CHAMPAIGN – Illini basketball coach John Groce scrapped his plan to meet with the media Monday and in doing so he used the best excuse a coach can offer.
He was busy flying across the country to check out another 5-star recruit.
This time Groce was headed to Lancaster, Texas to size up Elijah Thomas, a 6-8, 240-pound “center” who will be a nice addition to someone’s 2015 recruiting class. Thomas is one of those guys who has a taste for physical contact – he bangs out of obligation and challenge, not out of reluctance.
That it is the head coach showing up in October to evaluate a current high school junior should make an impression on Thomas, who has a long list of powerhouse suitors.
Then it’s back to Champaign as Groce readies his Illini team for the first of two exhibition games on Thursday against McKendree. “We’ve got to play a lot better than we did in the Orange & Blue scrimmage,” he declared.
And then he’ll draw a deep breath and roll out the orange carpet for a recruiting visit that is of national interest.
Big Cliff Alexander of Chicago Curie comes to Champaign this weekend and while it has become fashionable to handicap Illinois’ chances, I’ll just say they are a finalist that could fight to the wire with Bill Self and Kansas.
Groce has his hands full with this season’s Illini basketball team. The odd roster dynamic will make this a never-ending challenge. If he starts the five experienced players on his 10-man squad, every possible reserve will be a player who has never competed in a college basketball game. If he starts a freshman (and he said he’s had freshmen outperform veterans in practice), he’ll have a raw rookie out there as a starter.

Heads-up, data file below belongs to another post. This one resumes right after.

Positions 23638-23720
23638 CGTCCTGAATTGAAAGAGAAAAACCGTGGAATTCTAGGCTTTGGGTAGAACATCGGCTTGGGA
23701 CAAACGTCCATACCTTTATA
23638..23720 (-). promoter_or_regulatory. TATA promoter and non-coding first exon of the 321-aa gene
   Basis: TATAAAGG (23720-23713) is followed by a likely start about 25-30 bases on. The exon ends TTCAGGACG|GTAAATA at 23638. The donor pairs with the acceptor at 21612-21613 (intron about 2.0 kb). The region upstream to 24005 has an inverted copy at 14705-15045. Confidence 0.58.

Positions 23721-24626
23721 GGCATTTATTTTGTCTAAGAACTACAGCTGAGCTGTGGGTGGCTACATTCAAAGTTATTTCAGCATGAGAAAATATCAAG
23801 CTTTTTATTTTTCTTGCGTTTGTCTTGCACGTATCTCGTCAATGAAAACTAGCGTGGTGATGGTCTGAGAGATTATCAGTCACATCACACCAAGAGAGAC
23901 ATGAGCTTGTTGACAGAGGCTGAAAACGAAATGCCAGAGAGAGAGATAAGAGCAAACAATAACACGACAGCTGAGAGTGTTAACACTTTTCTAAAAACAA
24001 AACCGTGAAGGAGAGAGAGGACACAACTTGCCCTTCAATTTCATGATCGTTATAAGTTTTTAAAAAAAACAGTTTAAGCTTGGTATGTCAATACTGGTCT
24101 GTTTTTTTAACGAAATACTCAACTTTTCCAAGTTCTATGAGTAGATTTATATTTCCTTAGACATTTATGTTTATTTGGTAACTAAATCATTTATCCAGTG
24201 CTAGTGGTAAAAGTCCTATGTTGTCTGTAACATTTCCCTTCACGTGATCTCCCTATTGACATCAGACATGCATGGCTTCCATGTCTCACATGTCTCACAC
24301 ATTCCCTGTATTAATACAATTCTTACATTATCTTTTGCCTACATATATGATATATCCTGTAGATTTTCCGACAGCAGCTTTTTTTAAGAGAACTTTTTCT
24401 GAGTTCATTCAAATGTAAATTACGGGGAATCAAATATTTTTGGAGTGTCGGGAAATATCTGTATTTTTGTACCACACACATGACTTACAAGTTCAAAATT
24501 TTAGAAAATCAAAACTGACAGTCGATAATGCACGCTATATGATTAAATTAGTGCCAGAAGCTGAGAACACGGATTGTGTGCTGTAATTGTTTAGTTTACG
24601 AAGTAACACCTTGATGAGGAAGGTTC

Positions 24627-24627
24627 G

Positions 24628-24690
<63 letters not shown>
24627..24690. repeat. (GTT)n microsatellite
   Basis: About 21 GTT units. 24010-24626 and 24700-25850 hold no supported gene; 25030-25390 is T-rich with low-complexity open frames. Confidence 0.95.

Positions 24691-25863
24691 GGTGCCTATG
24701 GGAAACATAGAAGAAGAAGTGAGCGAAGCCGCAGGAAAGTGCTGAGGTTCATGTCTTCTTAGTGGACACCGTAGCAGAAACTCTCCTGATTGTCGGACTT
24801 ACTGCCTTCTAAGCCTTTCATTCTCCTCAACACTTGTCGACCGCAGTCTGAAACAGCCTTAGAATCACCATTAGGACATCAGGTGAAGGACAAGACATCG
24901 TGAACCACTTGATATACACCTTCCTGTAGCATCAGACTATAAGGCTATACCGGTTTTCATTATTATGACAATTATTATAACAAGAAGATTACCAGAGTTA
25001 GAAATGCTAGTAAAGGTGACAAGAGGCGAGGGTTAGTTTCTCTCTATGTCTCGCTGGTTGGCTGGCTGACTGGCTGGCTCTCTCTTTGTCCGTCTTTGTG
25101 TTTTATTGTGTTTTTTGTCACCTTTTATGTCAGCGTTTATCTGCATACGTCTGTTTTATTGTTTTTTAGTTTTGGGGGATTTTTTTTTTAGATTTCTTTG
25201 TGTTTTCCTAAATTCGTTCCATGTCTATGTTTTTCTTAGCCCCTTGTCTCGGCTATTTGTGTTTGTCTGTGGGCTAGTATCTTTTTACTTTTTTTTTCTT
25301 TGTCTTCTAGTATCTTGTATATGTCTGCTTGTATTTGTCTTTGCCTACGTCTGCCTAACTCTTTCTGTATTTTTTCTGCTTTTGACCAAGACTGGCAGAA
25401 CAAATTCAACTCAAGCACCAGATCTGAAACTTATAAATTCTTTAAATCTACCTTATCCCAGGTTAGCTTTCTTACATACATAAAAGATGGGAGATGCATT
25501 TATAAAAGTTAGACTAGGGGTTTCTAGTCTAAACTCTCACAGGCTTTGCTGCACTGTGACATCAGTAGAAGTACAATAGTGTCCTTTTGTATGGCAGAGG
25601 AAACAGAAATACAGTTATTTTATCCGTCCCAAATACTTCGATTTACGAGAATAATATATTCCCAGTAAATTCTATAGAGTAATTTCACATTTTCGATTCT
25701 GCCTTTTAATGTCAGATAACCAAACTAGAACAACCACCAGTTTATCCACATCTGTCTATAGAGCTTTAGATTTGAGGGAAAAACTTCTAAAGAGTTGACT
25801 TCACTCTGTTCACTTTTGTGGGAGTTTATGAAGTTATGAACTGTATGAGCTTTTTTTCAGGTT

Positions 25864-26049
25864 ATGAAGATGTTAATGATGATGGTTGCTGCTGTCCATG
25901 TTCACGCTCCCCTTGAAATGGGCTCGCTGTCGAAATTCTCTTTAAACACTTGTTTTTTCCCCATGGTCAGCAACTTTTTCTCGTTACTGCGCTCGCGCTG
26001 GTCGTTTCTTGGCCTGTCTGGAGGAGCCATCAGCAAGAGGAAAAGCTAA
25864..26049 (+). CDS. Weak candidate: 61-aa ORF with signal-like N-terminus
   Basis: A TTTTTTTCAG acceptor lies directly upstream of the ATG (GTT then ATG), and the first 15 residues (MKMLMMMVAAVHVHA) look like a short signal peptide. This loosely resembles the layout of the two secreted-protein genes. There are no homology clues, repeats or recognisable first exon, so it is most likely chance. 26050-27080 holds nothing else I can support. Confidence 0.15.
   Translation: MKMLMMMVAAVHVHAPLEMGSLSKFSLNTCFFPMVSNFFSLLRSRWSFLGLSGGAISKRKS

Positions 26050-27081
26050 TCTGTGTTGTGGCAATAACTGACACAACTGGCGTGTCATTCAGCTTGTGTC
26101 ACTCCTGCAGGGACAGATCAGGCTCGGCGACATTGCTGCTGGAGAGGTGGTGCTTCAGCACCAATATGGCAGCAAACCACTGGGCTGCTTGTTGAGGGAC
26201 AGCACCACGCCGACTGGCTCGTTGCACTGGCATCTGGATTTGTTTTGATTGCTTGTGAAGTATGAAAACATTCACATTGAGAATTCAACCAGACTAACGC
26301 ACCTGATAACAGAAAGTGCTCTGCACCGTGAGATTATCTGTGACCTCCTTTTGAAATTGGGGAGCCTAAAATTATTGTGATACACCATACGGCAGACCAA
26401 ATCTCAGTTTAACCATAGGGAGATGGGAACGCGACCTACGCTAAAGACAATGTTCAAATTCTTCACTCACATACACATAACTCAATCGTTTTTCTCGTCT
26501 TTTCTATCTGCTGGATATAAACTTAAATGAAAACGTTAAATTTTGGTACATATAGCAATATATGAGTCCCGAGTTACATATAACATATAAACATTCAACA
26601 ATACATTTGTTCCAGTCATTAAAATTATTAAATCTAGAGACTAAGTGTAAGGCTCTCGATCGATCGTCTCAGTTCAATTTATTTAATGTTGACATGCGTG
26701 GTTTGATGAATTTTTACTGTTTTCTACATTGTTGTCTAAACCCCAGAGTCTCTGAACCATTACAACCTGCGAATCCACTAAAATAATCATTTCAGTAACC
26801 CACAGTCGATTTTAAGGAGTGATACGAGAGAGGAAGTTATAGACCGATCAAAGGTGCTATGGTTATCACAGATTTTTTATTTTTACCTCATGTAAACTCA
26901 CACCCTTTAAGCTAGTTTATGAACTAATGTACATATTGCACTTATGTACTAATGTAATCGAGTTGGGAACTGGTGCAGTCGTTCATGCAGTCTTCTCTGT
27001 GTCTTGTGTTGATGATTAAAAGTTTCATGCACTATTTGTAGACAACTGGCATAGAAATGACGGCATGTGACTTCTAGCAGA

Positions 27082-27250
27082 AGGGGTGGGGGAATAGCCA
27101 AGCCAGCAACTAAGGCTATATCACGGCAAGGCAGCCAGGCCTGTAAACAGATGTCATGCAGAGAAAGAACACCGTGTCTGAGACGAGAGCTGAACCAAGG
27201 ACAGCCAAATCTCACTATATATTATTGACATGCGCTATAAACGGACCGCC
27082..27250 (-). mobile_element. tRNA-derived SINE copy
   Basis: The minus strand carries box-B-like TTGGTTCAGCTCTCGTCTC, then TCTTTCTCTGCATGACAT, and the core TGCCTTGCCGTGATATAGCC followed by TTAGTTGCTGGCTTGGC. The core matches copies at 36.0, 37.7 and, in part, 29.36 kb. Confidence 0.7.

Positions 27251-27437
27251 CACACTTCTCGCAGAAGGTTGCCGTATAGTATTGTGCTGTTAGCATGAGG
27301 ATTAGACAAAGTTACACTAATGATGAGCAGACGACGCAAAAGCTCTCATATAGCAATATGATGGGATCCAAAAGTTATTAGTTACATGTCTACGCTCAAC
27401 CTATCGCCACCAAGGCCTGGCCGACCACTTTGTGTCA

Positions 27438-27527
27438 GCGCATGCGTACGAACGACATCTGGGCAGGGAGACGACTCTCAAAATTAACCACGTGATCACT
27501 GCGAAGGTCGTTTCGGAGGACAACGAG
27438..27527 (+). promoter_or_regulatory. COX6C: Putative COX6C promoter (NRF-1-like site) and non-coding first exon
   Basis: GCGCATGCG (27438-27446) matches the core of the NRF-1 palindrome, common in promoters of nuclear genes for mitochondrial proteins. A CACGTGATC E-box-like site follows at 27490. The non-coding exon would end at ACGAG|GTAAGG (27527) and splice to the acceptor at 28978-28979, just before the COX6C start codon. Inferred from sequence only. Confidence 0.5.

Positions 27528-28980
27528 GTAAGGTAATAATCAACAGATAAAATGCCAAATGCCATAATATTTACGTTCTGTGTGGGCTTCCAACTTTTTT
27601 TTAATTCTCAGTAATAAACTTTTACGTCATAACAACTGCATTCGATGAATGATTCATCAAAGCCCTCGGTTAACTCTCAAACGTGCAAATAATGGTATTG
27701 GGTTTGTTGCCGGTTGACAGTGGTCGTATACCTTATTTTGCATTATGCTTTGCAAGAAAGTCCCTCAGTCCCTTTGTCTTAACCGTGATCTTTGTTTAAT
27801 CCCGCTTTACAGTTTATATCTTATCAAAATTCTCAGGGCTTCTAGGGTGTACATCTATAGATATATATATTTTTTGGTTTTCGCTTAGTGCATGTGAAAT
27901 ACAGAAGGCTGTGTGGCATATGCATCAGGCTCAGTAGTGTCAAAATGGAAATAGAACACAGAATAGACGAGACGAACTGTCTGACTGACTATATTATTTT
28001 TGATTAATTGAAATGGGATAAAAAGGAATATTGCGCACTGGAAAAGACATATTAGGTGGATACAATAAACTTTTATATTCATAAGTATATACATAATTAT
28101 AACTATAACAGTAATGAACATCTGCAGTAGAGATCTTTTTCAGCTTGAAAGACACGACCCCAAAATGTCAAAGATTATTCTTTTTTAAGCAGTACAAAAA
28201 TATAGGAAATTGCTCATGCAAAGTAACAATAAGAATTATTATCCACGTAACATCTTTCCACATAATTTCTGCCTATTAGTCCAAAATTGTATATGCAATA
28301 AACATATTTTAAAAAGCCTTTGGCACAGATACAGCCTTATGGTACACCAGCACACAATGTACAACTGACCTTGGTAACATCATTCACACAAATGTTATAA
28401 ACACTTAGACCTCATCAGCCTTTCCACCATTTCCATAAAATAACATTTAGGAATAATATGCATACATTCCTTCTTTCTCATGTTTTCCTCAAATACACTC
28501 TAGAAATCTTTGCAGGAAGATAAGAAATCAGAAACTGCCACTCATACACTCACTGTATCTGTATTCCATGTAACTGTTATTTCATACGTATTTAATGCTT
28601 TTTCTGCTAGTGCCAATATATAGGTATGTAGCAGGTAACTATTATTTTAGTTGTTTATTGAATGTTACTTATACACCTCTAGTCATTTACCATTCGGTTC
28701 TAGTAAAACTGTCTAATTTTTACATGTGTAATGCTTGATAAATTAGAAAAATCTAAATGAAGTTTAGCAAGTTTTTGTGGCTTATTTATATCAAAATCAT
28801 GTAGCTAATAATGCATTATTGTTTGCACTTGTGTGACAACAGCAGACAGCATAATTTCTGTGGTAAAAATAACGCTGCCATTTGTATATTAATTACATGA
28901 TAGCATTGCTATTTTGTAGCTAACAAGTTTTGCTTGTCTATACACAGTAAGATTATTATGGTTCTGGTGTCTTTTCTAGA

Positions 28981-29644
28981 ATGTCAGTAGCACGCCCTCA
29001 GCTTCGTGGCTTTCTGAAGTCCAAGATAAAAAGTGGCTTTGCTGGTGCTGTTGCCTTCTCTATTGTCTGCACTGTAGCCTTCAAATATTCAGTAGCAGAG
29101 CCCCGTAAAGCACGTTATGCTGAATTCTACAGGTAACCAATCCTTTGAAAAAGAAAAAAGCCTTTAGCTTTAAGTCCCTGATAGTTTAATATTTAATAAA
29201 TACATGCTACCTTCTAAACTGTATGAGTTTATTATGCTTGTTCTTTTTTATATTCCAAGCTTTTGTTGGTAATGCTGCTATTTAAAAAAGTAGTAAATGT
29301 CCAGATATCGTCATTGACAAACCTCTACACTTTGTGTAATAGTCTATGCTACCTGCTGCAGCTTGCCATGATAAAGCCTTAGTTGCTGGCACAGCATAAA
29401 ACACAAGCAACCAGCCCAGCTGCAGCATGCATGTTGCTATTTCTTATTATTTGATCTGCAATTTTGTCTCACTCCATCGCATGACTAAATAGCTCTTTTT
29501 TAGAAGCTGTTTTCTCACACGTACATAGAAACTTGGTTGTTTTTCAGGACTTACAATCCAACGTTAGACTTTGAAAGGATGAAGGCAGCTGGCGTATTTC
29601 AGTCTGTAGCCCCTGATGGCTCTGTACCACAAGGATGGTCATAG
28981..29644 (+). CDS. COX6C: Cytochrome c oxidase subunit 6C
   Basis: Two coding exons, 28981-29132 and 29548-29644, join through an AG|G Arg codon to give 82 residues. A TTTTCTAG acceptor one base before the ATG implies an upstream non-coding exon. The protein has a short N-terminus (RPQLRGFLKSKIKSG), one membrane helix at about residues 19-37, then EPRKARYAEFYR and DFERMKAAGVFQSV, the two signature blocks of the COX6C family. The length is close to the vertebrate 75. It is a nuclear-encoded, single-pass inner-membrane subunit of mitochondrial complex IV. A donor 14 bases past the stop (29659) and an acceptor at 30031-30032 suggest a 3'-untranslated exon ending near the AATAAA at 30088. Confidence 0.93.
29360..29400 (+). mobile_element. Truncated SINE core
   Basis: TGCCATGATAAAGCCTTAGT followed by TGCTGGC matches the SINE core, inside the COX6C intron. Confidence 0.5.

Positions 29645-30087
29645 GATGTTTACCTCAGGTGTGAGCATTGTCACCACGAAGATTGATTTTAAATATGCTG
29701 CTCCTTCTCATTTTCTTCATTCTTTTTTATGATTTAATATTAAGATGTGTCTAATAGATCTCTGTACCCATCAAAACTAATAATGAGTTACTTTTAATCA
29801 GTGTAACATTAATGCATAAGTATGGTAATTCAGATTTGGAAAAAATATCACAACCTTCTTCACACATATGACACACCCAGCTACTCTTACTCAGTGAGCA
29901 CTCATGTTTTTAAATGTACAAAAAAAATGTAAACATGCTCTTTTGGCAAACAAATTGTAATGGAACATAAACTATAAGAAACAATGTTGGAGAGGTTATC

Just one more experienced backup could make a huge difference. But, alas, once Oregon State transfer Ahmad Starks had his appeal for instant eligibility denied, that possibility evaporated.
No matter what happens, smart Illini fans aren’t fixated only on this season. They see the bigger picture and in that they see Groce lining up the building blocks that should position Illinois for a prolonged run back into Big Ten contention and, perhaps more important, sustained NCAA Tournament success.
Groce was in Decatur Sunday, doing our radio show in front of a crowd of 300. We’ve been lucky to have had the Illini head coach here each season for more than 20 years now, starting with Lou Henson and continuing with Lon Kruger, Bill Self, Bruce Weber and now Groce. They’ve all been great in front of a crowd.
But two of them absolutely wowed you with their personality and their message. They wowed you in a way that made you clearly see that in a living room or a coach’s office or on a bleacher in a gymnasium, they could deliver a recruiting knockout punch. Those two were Self and Groce.
Self’s charisma is off the charts and he has used it to assemble one blockbuster class after another at Kansas.
Groce’s demeanor and message are different, but no less effective. Groce is more intense, more direct, and he keeps his boundless energy pooled under the surface in a way you can always feel it, even if he turns the boil down to a low simmer.
I’ve seen this before, but as Groce spoke Sunday there was a sincerity to his message that held the crowd of 300 at close attention. When he talks about building a family atmosphere, his are the words of a father who adores two young sons. When he talks about the care with which his staff conducts teaching, they are the words of a man who started out as a high school math instructor.
It’s not hard to see why players gravitate to him and why parents feel secure in sending their sons into his care. If that weren’t the case, Cliff and Lynda Paul would never have watched son Brandon’s one-year experience playing for Groce and followed it with an endorsement for their younger son Darius’ decision to transfer to Illinois from Western Michigan.
They don’t come to play for Groce because it will be easy.
He specializes in pushing players beyond, what he calls, “their comfort zone.
“If you stay inside your comfort zone, you stay small,” he said. “If you move outside your comfort zone, you can become bigger, you can grow.”
I asked freshman guard Jaylon Tate about that as it related to the discomfort of being pushed to uneasy limits during the summer Navy SEALS training.
“It was hard,” Tate said. “But I know why Coach Groce is doing it. He’s doing it because it will make me better.”
That Groce can communicate that message convincingly is what sets him apart as a recruiter.